By Brad Berton, Contributing Editor
Anyone seeking a peek at how the corporate energy-efficiency cutting edge is progressing need look no further than the 12th floor of the West Tower at Adobe System’s headquarters. Combining a newfangled open-floor layout with an integrated control system monitoring and adjusting HVAC (including temperatures, humidity and airflow), lighting and plug loads, Adobe managed to literally cut the floor’s electricity consumption by well over 50 percent, even while housing substantially more staffers on the floor.
Additionally, recommissioning of one of the San Jose towers’ boilers cut natural gas consumption by 30 percent—another strategy likely to be duplicated at other structures.
A report that Adobe’s longtime sustainability chief, Cushman & Wakefield Inc. managing director George Denise Sr., recently authored in the High Performance Buildings publication provides some elaboration on the smart-floor technologies and techniques. The integrated system taps sensors to automatically shut off lamps, HVAC elements and even outlet plugs when no motion is detected. And the two rows of lamps nearest perimeter windows likewise automatically dim as daylight increases, Denise explained.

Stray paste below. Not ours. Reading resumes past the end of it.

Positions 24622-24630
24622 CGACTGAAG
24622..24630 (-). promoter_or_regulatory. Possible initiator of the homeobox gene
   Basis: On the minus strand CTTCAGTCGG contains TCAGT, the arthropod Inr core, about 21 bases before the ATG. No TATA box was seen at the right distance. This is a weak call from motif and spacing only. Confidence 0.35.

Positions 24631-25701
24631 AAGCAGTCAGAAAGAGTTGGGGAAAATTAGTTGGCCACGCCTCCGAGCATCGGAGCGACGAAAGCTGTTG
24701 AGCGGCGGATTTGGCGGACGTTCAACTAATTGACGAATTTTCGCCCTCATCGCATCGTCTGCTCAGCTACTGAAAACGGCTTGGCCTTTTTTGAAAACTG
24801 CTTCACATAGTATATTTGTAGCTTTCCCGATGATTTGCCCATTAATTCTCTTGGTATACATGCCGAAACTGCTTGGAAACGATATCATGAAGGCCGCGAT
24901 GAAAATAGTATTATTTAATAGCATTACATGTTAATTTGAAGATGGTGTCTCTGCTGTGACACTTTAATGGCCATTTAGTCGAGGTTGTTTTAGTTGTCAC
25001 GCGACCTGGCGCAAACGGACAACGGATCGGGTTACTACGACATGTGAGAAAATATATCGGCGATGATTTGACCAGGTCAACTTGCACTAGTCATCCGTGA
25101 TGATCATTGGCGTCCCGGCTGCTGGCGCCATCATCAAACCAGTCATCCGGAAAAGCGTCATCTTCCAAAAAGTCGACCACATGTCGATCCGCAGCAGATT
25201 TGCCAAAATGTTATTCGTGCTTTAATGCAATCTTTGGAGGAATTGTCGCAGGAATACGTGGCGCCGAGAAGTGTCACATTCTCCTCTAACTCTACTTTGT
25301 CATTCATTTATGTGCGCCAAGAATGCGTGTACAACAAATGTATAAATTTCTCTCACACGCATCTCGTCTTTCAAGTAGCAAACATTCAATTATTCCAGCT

He also specified that these strategies helped reduce annual energy use per person on the 12th floor from 2,597 to 1,073 kilowatt-hours, even as occupancy jumped from about 80 to 135 staffers. The longer-term expectation is that Adobe will be able to efficiently house as many as 5,000 staffers in the headquarters facility, up from the current 3,000.
With recent and planned upgrades and operational adjustments, the company is even shooting for net-zero energy status within another two or three years.